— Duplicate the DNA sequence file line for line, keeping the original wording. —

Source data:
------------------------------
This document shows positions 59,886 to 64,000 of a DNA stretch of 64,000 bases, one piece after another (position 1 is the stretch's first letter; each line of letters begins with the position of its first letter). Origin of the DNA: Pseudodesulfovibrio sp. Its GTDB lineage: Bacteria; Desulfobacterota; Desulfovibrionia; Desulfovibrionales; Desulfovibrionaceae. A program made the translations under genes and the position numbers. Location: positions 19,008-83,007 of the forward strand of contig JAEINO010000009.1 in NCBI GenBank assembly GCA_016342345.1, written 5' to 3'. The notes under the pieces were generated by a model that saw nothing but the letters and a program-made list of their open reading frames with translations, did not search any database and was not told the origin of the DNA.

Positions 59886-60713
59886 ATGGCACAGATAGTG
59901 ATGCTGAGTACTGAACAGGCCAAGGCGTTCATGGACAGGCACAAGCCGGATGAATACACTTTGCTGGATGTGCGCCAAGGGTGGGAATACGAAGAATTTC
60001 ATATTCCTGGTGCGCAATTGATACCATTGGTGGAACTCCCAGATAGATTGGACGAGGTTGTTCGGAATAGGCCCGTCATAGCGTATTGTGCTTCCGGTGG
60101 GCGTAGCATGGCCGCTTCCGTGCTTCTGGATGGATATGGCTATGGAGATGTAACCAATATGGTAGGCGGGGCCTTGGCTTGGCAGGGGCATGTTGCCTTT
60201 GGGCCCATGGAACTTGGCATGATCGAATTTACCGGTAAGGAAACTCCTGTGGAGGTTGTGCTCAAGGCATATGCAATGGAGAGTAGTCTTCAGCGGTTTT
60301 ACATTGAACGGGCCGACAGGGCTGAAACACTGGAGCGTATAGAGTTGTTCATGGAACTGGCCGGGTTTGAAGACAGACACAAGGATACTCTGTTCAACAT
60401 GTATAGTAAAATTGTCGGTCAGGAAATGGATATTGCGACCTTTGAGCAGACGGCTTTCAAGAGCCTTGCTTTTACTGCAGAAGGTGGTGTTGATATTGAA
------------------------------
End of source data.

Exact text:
This document shows positions 59,886 to 64,000 of a DNA stretch of 64,000 bases, one piece after another (position 1 is the stretch's first letter; each line of letters begins with the position of its first letter). Origin of the DNA: Pseudodesulfovibrio sp. Its GTDB lineage: Bacteria; Desulfobacterota; Desulfovibrionia; Desulfovibrionales; Desulfovibrionaceae. A program made the translations under genes and the position numbers. Location: positions 19,008-83,007 of the forward strand of contig JAEINO010000009.1 in NCBI GenBank assembly GCA_016342345.1, written 5' to 3'. The notes under the pieces were generated by a model that saw nothing but the letters and a program-made list of their open reading frames with translations, did not search any database and was not told the origin of the DNA.

Positions 59886-60713
59886 ATGGCACAGATAGTG
59901 ATGCTGAGTACTGAACAGGCCAAGGCGTTCATGGACAGGCACAAGCCGGATGAATACACTTTGCTGGATGTGCGCCAAGGGTGGGAATACGAAGAATTTC
60001 ATATTCCTGGTGCGCAATTGATACCATTGGTGGAACTCCCAGATAGATTGGACGAGGTTGTTCGGAATAGGCCCGTCATAGCGTATTGTGCTTCCGGTGG
60101 GCGTAGCATGGCCGCTTCCGTGCTTCTGGATGGATATGGCTATGGAGATGTAACCAATATGGTAGGCGGGGCCTTGGCTTGGCAGGGGCATGTTGCCTTT
60201 GGGCCCATGGAACTTGGCATGATCGAATTTACCGGTAAGGAAACTCCTGTGGAGGTTGTGCTCAAGGCATATGCAATGGAGAGTAGTCTTCAGCGGTTTT
60301 ACATTGAACGGGCCGACAGGGCTGAAACACTGGAGCGTATAGAGTTGTTCATGGAACTGGCCGGGTTTGAAGACAGACACAAGGATACTCTGTTCAACAT
60401 GTATAGTAAAATTGTCGGTCAGGAAATGGATATTGCGACCTTTGAGCAGACGGCTTTCAAGAGCCTTGCTTTTACTGCAGAAGGTGGTGTTGATATTGAA